Five ways to conquer your covid-19 fears

(Andrea Ucini for The Washington Post)

Amanda Ripley is a contributing writer at the Atlantic and the author of “The Unthinkable: Who Survives When Disaster Strikes — and Why.”

Last week in San Diego, a doctor friend of mine saw 24 patients from different walks of life. Just less than half were struggling with anxiety, which is understandable, given the circus tent of worry we’re all waking up inside of every day.

Another 40 percent were exhibiting more mysterious symptoms. Some had strange rashes on their face. Others had eye and throat irritations or a tightness in their chest that they couldn’t explain. Could it be, they wanted to know, the novel coronavirus?

After talking with each of these patients, and listening carefully, Sabrina A. Falquier, an internal medicine specialist, realized that all of these mystery patients had something in common. “Sure enough, it comes out, ‘Oh yes, I’ve been cleaning,’” she said. They’d been overusing bleach products in their homes in response to the coronavirus threat. Some were cleaning three or four times a day. Others were not watering down the bleach enough before using it. (Bleach must be dramatically diluted to avoid injury. Plain old soap can be a better weapon against this particular virus.)

The anxiety patients were not so different from the bleach patients, in other words. Like all of us, they were trying to find ways to handle a threat that’s unpredictable and invisible, which is hard to do. Both were at risk of making things worse in the process. “There’s so much we can’t control,” Falquier says. “So there’s a sense of, ‘If we clean enough, the virus will go away.’”

Right now, nearly two-thirds of Americans say they are scared about their own family’s health, according to a new poll by More in Common and YouGov. Three-quarters believe we are likely heading for an economic depression. Calls to the federal Disaster Distress Helpline (call 1-800-985-5990 or text TalkWithUs to 66746) are up 500 percent, according to a spokesperson. These numbers represent a secondary pandemic.

Fear requires two elements: a perceived threat and a sense of powerlessness to defeat that threat. Since the feeling of fear is distinctly unpleasant, most of us will try to counter it in the days to come — by turning down the threat level or by amping up our sense of control.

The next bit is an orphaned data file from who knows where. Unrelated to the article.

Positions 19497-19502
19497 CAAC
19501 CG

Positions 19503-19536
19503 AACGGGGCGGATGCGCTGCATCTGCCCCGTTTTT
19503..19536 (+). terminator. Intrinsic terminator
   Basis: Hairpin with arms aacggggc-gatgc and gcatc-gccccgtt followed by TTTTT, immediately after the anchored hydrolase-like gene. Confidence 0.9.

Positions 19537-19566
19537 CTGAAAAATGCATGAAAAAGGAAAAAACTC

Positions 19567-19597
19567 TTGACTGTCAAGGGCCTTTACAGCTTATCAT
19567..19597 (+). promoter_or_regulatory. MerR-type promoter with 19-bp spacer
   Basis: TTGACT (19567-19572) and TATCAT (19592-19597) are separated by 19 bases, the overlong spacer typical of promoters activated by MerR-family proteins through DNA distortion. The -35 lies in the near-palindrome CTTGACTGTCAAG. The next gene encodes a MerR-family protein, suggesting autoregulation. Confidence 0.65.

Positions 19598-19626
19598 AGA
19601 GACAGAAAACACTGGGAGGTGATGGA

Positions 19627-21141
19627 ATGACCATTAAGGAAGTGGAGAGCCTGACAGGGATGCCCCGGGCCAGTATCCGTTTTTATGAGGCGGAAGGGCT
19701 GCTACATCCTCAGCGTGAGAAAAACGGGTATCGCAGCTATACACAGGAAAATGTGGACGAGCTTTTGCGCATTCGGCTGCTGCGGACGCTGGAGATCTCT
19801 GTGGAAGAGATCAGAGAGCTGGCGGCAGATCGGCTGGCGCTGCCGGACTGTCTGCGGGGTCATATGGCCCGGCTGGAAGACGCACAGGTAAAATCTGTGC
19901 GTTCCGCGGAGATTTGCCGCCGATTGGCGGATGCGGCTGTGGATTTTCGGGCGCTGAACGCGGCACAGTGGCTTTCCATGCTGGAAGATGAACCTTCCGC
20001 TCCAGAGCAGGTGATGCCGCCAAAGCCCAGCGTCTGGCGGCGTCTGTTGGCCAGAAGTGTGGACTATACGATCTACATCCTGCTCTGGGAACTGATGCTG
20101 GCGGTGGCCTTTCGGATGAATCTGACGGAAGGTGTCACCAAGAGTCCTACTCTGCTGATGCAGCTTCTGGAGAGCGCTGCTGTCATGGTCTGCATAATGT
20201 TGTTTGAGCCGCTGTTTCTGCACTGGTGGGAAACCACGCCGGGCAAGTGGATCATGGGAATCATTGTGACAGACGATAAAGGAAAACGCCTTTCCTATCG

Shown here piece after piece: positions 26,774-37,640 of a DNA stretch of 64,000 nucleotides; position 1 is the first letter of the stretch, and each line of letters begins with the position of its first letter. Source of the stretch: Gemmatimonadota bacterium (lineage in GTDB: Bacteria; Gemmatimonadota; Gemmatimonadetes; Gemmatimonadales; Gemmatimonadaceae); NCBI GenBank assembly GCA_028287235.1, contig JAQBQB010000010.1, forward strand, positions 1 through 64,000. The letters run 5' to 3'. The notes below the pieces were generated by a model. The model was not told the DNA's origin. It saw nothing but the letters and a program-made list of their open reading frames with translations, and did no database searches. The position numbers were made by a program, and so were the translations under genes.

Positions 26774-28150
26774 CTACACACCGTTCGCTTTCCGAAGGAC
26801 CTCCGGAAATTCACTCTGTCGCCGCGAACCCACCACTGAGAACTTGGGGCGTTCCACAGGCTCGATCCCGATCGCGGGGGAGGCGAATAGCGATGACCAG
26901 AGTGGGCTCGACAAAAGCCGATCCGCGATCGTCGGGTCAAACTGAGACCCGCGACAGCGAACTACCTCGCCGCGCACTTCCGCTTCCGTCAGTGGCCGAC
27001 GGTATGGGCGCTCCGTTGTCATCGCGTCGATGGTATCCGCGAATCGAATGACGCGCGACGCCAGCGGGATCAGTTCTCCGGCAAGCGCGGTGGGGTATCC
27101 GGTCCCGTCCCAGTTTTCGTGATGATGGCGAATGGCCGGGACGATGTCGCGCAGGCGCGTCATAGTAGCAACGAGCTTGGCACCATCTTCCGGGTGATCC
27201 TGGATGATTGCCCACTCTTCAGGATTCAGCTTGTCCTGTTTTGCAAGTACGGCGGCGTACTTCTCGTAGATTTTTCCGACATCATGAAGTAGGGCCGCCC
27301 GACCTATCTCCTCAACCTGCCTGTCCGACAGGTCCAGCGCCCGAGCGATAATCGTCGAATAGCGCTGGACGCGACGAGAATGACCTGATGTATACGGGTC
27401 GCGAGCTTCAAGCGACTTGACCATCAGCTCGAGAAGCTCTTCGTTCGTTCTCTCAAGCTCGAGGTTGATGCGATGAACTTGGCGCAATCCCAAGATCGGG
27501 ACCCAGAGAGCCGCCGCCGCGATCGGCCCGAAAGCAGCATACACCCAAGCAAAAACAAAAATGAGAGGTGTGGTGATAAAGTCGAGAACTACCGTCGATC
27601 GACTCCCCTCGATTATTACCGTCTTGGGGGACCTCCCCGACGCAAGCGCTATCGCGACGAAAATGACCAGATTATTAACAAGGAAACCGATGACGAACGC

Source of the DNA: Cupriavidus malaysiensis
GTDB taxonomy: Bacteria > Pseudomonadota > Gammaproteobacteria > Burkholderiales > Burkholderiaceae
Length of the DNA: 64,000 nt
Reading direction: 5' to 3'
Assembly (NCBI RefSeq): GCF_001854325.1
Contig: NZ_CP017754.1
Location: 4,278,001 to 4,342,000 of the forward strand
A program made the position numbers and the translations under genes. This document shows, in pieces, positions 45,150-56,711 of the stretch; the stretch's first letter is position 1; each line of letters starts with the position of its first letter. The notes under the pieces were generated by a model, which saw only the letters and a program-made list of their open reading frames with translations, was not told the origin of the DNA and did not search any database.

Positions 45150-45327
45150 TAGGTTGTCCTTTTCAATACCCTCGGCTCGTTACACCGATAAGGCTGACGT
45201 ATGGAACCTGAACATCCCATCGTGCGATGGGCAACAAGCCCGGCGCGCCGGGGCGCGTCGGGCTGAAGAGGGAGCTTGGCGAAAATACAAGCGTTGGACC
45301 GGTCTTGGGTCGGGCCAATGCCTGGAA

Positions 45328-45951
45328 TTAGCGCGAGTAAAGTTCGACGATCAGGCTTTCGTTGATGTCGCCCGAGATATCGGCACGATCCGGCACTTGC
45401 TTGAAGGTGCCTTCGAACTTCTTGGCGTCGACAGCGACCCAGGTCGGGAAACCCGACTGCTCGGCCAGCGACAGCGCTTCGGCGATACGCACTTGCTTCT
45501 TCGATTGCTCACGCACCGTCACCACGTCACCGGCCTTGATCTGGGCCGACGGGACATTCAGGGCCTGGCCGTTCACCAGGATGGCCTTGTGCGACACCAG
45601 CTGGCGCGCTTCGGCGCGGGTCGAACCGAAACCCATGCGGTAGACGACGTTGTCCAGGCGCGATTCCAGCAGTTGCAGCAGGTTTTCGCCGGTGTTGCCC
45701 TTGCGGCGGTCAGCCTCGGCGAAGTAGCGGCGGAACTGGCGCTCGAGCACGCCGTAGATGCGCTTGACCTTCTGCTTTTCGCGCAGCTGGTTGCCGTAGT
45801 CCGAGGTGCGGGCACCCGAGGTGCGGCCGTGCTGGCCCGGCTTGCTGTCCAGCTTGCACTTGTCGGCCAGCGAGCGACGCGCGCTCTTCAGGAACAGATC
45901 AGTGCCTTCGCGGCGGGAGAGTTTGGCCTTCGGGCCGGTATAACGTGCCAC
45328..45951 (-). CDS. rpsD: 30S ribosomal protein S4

In the first category, we might convince ourselves this is all an overreaction. I did this in the beginning, I admit. The whole thing felt like a giant snow day, or so I told myself. The Internet is happy to help with this, as is the brain. Denial is the most common human response to all kinds of disasters, from fire to floods to pandemics. We might also use food, drugs or alcohol to take the edge off the threat. ( My current preference is chocolate chip cookies.)

In the second category of options, we might try to reclaim some sense of control over the threat. This is the beginning of an excellent plan. (Take back the blight!) But it can also backfire, as it did for the bleach patients. It’s easy to overcorrect in a time of high anxiety.

Consider this: After 9/11, many thousands of Americans decided to drive places instead of flying when they had a long trip to make. Driving felt safer after the horrors of the terrorist attacks. Of course it did.

But feeling safer isn’t the same as being safer. In the two years after 9/11, an estimated 2,300 Americans died because they drove instead of flying to their destinations, according to a 2009 study by three Cornell University researchers. Despite how it felt, flying remained much safer than driving, even after 9/11. But thousands of people died — while trying to avoid dying.

The trick right now is to take control over this threat, without making things worse. For her patients, Falquier recommends they boost their immune systems in five specific ways. Until this advice becomes as cliched as the advice to “wash your hands” and “stay home,” it bears repeating. These actions give us control in ways that are proven to make us demonstrably stronger, not just emotionally safer.

First, eat whole foods, which are dense with immunity boosting nutrients. Second, talk with other humans by phone or video. Third, sleep (ideally at the same time each night, more or less). Fourth, exercise at least 30 minutes a day. And finally, try to do something that keeps your brain resting in the present for a little while (whether it’s gardening, listening to music or meditating). Maybe cleaning is that thing for you. Fine. But read up first. Make sure you’re going to war with the weapon you need, not the weapon that slowly poisons you.

All these things give us back control, which prevents fear from becoming disabling. “If you are doing all five things on a regular basis, your immune system gets revved up,” Falquier says. “You’ll have the antioxidants and vitamins and minerals ready to fight this virus.”

Fear is not new. Nor is danger and uncertainty. Americans have a long history of navigating both. The solution is to take back control, very carefully.

The Opinions section is looking for stories of how the coronavirus has affected people of all walks of life. Write to us.

Read more:

Jason Rezaian with Kate Woodsome and Danielle Kunitz: I survived solitary confinement. You can survive self-isolating.

Alyssa Rosenberg and Eugene Robinson ‘Wolf Hall’ book club: The sweating sickness

Laura Vanderkam: We have a lot more time now. So why can’t we get anything done?

Julie Gottman: In lockdown with your partner? Here’s how healthy couples survive.

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